Shad nets drying along the Delaware in early 1900s
This photo shows another form of net drying, different from the net reels used at one time by the menhaden fishery in Lewes from the early 1900s. These nets are near the banks of the Delaware River in New Castle County and were used to catch American shad during their spring spawning run up Delaware bay and river.
Shad are just now starting that annual springtime journey, which begins out in the Atlantic Ocean and can cover as many as 2,000 miles. The journey ends when the fish reach the shallow and often gravelly bottomed waters at the head of rivers like the Delaware where females deposit their eggs which are then fertilized by males traveling along beside them.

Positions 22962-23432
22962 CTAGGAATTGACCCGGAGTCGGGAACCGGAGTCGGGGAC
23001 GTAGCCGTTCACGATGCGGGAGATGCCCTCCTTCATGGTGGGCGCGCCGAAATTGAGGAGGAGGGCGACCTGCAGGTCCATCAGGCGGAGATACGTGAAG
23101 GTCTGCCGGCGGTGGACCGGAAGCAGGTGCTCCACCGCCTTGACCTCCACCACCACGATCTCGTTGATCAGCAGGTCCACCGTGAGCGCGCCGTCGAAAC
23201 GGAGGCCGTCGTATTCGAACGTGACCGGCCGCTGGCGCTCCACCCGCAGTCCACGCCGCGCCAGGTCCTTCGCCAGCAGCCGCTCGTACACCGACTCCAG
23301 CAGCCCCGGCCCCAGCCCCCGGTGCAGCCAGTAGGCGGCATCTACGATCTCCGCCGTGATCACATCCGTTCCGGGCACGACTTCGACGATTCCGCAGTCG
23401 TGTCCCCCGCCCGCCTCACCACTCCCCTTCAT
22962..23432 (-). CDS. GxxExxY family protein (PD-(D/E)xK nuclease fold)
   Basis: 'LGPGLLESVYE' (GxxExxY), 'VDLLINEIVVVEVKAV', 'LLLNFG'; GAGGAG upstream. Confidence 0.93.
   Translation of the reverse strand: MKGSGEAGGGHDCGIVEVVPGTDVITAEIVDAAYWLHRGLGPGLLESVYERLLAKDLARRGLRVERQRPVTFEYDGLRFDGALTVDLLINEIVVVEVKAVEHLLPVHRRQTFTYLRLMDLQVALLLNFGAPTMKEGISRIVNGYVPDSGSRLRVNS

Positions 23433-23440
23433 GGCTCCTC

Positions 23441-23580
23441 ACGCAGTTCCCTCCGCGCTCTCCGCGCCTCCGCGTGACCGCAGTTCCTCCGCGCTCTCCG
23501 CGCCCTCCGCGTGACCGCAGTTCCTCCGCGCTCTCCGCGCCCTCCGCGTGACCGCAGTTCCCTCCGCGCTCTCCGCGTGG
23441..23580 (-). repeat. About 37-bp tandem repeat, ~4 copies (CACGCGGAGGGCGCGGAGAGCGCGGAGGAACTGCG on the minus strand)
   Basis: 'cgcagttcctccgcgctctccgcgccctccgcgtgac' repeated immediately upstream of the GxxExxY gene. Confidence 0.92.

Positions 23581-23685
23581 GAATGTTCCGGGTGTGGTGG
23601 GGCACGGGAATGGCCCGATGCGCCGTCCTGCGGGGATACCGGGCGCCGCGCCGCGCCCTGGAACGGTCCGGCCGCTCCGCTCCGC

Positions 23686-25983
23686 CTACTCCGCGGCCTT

As a food fish, shad are prized primarily for their sets of roe. As a game fish, they are valued by anglers for their feisty fights and runs - earning them their reputation as the poor man’s tarpon. Though deteriorating water quality led to a steep decline in shad populations in the late 1900s, environmental efforts have improved water quality in rivers like the Delaware, resulting in a welcome resurgence in American shad populations.